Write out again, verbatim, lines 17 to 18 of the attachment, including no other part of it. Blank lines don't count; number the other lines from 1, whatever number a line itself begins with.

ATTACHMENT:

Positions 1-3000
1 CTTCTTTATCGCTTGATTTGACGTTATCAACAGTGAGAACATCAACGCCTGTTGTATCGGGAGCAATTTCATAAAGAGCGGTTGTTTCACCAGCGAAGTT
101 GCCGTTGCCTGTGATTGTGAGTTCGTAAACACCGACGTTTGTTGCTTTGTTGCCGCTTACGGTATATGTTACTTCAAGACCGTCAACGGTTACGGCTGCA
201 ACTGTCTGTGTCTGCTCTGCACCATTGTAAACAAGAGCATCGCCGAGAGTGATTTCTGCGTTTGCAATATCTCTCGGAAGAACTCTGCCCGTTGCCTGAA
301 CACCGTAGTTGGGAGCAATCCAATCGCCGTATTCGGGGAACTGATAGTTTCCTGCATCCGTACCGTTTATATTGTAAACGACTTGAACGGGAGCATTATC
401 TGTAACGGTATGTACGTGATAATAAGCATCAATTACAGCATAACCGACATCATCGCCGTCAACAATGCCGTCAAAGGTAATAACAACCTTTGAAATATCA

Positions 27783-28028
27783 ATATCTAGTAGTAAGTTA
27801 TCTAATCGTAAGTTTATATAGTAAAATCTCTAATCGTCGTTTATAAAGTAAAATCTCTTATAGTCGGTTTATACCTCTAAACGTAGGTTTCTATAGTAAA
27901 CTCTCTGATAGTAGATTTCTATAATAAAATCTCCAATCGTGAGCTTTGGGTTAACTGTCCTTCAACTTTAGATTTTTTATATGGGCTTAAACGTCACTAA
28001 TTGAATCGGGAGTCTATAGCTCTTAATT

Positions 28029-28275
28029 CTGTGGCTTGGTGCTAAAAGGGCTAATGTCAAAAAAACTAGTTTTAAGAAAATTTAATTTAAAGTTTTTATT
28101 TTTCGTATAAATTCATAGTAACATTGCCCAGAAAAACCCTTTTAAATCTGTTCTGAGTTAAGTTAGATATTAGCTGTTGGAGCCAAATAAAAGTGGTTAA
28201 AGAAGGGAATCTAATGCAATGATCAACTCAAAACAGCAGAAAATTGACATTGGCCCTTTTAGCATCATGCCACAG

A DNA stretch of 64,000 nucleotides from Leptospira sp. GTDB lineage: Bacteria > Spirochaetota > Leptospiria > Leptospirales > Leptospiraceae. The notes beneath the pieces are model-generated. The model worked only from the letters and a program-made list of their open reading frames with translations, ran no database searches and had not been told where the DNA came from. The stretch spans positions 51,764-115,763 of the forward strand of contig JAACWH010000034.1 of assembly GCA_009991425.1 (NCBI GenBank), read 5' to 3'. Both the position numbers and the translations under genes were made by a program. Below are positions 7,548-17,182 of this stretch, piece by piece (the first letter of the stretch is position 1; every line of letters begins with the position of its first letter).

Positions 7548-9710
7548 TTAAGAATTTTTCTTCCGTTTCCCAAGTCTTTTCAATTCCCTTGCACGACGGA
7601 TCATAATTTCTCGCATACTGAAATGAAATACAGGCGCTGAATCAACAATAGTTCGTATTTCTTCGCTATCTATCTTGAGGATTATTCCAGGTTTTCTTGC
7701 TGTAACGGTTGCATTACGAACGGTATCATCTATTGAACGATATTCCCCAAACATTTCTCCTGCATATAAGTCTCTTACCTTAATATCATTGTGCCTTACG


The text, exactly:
Positions 7548-9710
7548 TTAAGAATTTTTCTTCCGTTTCCCAAGTCTTTTCAATTCCCTTGCACGACGGA